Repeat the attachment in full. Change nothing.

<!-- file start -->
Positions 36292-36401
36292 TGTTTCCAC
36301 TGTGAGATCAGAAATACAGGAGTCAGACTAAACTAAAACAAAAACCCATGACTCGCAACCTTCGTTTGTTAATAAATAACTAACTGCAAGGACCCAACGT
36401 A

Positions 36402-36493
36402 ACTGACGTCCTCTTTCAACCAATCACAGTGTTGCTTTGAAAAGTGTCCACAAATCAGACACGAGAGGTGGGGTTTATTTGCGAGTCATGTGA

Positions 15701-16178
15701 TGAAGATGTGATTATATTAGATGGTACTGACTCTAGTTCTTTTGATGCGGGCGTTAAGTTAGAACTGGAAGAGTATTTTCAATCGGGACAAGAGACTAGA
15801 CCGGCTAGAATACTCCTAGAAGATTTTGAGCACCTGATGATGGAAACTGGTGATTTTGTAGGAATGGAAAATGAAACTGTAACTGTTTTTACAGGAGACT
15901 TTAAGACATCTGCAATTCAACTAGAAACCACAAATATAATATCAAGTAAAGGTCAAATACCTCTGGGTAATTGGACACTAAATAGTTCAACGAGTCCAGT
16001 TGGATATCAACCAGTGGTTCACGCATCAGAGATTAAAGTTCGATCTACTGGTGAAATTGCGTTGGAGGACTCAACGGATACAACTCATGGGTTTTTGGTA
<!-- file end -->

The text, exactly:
Positions 36292-36401
36292 TGTTTCCAC
36301 TGTGAGATCAGAAATACAGGAGTCAGACTAAACTAAAACAAAAACCCATGACTCGCAACCTTCGTTTGTTAATAAATAACTAACTGCAAGGACCCAACGT
36401 A

Positions 36402-36493
36402 ACTGACGTCCTCTTTCAACCAATCACAGTGTTGCTTTGAAAAGTGTCCACAAATCAGACACGAGAGGTGGGGTTTATTTGCGAGTCATGTGA

Positions 15701-16178
15701 TGAAGATGTGATTATATTAGATGGTACTGACTCTAGTTCTTTTGATGCGGGCGTTAAGTTAGAACTGGAAGAGTATTTTCAATCGGGACAAGAGACTAGA
15801 CCGGCTAGAATACTCCTAGAAGATTTTGAGCACCTGATGATGGAAACTGGTGATTTTGTAGGAATGGAAAATGAAACTGTAACTGTTTTTACAGGAGACT
15901 TTAAGACATCTGCAATTCAACTAGAAACCACAAATATAATATCAAGTAAAGGTCAAATACCTCTGGGTAATTGGACACTAAATAGTTCAACGAGTCCAGT
16001 TGGATATCAACCAGTGGTTCACGCATCAGAGATTAAAGTTCGATCTACTGGTGAAATTGCGTTGGAGGACTCAACGGATACAACTCATGGGTTTTTGGTA